Third overall in 2015/16 went to Alizee Baron (FRA), who, with five podiums on the season (including a highlight second-place result on home soil at the ultra-tough Val Thorens competition) and a top-10 finish in all but one event, may have taken the reigns as the leader of the French squad from her legendary teammate Ophelie David.

Other standouts on the season included fourth-overall finisher Sandra Naeslund (SWE) who, at just 19 years of age, claimed four podiums and 11 top-10s on the season. With Holmlund and Naeslund on there side the Swedes may have the best one-two punch on the ladies’ Audi ski cross World Cup, and those two look poised to be at or near the top for years to come. 

Andrea Limbacher (AUT), with her win at the Olympic test event in PyeongChang (KOR), continues to impress as one of the best big-event skiers on the tour. However, a devastating knee injury suffered at the season’s final event in Arosa looks like it may have her sidelined for the foreseeable future. Further down the leaderboard a pair of young Germans - Rookie of the Year Daniella Maier and her slightly elder teammate Margarethe Aschauer - showed loads of promise heading into next season, as they follow in the footsteps of team leader and sixth-overall finisher Heidi Zacher. All-in-all, things are looking good and getting better as competition tightens up on the ladies’ Audi FIS Ski Cross World Cup.

 

 

Ski Cross - Men Top Three

  1. Jean Frederic Chapuis (FRA) - 694 pts
  2. Christopher Delbosco (CAN) - 554 pts
  3. Brady Leman (CAN) - 523 pts

Rookie of the Year: Daniel Traxler (AUT) - 121 pts

 

The start of the men’s 2015/16 Audi FIS Ski Cross World Cup season was all about Chris Delbosco (CAN), who was able to put three years of struggle behind him by claiming victory in both the season-opener in Montafon and the following competition in Val Thorens, and then following those wins up with a third-place finish at the second Val Thorens race to open the season with three podiums in three events and a firm hold of the red World Cup leader’s bib.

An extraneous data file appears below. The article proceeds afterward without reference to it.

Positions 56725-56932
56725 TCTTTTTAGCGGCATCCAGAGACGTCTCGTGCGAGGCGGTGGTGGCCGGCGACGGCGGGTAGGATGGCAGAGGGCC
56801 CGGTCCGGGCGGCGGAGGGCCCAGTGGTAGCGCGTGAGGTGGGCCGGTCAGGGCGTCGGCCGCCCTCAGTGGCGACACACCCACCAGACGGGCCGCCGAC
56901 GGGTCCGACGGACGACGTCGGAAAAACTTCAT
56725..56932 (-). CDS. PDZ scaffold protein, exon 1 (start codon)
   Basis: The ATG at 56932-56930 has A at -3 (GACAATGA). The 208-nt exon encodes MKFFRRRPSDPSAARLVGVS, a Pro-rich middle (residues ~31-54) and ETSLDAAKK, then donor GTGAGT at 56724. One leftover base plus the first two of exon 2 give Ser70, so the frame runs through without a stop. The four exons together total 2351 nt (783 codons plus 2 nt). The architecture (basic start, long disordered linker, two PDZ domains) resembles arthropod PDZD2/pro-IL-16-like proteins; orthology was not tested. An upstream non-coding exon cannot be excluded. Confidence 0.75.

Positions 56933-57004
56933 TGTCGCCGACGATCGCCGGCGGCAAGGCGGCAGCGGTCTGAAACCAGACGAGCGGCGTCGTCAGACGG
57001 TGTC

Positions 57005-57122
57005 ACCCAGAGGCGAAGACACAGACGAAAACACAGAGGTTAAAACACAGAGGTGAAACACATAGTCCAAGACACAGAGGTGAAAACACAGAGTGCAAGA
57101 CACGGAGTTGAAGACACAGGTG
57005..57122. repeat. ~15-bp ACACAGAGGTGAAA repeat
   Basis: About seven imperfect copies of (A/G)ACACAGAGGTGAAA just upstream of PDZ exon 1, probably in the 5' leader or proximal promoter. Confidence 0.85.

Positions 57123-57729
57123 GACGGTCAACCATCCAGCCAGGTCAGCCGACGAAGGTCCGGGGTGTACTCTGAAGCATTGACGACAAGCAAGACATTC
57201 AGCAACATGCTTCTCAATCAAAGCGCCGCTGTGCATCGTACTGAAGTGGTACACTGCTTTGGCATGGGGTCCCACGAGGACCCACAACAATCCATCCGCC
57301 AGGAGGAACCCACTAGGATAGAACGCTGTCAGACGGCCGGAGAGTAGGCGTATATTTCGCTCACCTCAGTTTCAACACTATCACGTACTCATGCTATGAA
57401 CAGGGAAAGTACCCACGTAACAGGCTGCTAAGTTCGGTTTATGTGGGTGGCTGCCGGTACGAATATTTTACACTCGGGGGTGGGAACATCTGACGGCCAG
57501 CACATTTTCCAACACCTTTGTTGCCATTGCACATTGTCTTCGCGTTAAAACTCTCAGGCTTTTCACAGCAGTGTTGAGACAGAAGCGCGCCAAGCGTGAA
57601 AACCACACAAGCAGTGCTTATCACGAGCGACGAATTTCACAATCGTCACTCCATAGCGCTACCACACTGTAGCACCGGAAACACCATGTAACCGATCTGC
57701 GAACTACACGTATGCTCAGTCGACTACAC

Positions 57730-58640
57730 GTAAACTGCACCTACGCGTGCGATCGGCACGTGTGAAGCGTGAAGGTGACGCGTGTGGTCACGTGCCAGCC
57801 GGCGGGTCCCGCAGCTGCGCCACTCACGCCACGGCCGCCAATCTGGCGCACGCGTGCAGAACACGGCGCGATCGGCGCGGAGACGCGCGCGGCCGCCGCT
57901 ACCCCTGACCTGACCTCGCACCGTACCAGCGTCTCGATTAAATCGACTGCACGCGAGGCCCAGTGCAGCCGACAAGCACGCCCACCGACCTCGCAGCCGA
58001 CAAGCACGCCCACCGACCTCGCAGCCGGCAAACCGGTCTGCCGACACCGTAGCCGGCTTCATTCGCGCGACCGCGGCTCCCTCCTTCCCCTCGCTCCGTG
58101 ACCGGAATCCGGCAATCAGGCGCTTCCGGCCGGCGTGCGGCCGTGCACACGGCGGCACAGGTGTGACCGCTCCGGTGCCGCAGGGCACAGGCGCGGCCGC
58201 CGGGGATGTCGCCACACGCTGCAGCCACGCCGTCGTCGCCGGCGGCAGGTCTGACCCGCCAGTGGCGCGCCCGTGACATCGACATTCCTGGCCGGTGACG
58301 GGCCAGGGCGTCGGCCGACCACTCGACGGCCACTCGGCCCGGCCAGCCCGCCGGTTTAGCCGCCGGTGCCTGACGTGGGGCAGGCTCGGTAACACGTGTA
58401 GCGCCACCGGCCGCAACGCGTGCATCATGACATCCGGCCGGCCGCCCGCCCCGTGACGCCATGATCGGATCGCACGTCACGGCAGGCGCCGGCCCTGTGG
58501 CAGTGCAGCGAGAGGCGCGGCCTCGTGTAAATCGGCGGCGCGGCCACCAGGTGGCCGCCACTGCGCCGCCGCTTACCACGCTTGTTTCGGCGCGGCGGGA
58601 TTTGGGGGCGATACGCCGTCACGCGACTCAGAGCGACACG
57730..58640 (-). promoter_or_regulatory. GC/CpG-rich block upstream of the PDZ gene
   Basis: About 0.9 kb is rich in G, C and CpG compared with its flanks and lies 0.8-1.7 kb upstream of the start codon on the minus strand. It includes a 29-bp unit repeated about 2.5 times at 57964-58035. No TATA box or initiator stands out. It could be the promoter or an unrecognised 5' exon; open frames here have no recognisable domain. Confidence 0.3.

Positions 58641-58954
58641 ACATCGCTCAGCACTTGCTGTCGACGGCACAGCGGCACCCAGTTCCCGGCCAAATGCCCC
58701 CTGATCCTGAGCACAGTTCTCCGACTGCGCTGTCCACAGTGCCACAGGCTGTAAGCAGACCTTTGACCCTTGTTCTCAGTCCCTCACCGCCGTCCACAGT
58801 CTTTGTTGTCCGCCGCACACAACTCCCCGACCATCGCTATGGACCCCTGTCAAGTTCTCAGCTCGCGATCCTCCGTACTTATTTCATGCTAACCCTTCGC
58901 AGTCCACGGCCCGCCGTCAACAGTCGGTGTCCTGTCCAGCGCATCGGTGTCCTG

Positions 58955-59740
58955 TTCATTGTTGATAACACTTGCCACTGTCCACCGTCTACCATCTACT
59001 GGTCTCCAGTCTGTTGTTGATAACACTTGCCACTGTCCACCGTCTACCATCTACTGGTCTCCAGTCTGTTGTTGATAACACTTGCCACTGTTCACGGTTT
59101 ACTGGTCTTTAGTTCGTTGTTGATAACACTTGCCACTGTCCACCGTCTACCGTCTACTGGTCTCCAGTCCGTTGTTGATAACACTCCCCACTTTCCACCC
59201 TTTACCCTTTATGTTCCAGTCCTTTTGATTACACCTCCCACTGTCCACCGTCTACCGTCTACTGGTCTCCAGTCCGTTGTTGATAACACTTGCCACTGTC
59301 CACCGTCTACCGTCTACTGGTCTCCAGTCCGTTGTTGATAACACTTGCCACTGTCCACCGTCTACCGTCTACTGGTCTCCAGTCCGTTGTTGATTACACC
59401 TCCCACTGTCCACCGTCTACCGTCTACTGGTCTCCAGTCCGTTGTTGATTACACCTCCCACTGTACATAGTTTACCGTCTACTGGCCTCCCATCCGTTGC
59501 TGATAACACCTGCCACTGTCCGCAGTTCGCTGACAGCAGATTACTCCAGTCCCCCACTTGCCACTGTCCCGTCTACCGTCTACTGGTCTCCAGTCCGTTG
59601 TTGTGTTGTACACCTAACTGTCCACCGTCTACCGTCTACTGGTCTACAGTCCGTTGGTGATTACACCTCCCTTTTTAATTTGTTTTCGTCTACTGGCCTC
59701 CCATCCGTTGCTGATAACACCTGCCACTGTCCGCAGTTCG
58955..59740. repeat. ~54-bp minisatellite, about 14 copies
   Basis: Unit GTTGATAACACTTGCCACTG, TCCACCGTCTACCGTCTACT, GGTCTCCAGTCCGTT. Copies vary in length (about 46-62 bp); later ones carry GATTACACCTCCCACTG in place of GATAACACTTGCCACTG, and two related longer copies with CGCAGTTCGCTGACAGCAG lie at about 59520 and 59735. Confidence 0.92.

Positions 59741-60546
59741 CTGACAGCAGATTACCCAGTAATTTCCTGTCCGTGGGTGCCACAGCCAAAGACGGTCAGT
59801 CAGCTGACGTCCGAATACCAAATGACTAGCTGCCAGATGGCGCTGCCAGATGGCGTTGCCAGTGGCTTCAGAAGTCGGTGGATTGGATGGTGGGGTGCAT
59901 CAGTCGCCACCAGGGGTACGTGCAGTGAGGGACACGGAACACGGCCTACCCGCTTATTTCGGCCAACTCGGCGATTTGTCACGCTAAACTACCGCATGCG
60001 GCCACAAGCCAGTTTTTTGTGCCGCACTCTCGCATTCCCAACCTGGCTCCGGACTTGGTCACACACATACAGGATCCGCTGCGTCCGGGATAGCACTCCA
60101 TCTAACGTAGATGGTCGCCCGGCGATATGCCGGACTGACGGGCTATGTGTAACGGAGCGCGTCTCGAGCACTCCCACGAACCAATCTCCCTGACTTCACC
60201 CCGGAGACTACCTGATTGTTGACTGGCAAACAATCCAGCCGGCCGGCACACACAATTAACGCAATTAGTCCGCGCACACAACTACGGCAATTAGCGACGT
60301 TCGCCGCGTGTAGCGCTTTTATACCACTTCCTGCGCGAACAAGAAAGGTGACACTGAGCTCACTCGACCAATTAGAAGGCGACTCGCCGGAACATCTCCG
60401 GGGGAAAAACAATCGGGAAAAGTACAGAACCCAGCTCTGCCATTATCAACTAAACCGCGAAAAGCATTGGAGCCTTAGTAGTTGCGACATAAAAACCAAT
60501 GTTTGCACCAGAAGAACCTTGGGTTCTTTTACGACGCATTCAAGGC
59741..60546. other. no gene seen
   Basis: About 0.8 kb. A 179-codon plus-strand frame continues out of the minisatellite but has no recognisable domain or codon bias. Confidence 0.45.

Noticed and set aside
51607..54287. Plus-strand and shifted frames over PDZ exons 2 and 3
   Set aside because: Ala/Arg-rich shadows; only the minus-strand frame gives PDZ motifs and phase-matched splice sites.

Delbosco was joined on both of those first two podiums of the season by the same two athletes, his teammate Brady Leman and Kreischberg 2015 world champion Filip Flisar (SLO), making it seem early on as if those three SX bad boys were getting set to run rampant on the 2015/16 season. 

However, while that suggestion would turn out to be true to an extent, the second Val Thorens race saw a breakthrough for a certain Jean Frederic Chapuis (FRA) that would start a run by the charismatic Frenchman that would prove impossible to top.

Chapuis, who famously took gold at the Voss 2013 world championships before he even had a World Cup win to his name and then followed that up the next season by leading a French sweep of the Olympic podium in Sochi, claimed his first victory of 2015/16 at his home resort in Val Thorens on the course that was named in his honour following his Olympic win. It was the first time he had won at the resort he calls home, and it served as a springboard to a second-straight crystal globe season and an unassailable claim to the title of best ski cross athlete in the world.

 

SX "Behind the Scenes" - Starts and Finishes